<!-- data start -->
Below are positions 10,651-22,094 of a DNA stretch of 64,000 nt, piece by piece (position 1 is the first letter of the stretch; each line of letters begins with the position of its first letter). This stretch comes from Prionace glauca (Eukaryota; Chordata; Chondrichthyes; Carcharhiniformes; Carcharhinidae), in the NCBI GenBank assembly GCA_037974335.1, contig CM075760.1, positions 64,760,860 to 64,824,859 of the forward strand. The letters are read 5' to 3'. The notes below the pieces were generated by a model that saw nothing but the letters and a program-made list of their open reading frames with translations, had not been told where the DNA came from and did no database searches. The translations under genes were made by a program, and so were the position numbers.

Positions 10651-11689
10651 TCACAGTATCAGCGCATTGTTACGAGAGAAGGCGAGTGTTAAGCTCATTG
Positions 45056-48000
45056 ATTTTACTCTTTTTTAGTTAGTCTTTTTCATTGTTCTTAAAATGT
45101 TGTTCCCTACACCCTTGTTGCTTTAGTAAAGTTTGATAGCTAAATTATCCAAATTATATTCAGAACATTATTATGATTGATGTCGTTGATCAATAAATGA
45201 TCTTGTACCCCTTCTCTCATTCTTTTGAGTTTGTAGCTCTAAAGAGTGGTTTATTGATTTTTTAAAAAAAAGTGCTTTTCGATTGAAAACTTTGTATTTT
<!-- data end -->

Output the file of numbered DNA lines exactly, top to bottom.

Below are positions 10,651-22,094 of a DNA stretch of 64,000 nt, piece by piece (position 1 is the first letter of the stretch; each line of letters begins with the position of its first letter). This stretch comes from Prionace glauca (Eukaryota; Chordata; Chondrichthyes; Carcharhiniformes; Carcharhinidae), in the NCBI GenBank assembly GCA_037974335.1, contig CM075760.1, positions 64,760,860 to 64,824,859 of the forward strand. The letters are read 5' to 3'. The notes below the pieces were generated by a model that saw nothing but the letters and a program-made list of their open reading frames with translations, had not been told where the DNA came from and did no database searches. The translations under genes were made by a program, and so were the position numbers.

Positions 10651-11689
10651 TCACAGTATCAGCGCATTGTTACGAGAGAAGGCGAGTGTTAAGCTCATTG
Positions 45056-48000
45056 ATTTTACTCTTTTTTAGTTAGTCTTTTTCATTGTTCTTAAAATGT
45101 TGTTCCCTACACCCTTGTTGCTTTAGTAAAGTTTGATAGCTAAATTATCCAAATTATATTCAGAACATTATTATGATTGATGTCGTTGATCAATAAATGA
45201 TCTTGTACCCCTTCTCTCATTCTTTTGAGTTTGTAGCTCTAAAGAGTGGTTTATTGATTTTTTAAAAAAAAGTGCTTTTCGATTGAAAACTTTGTATTTT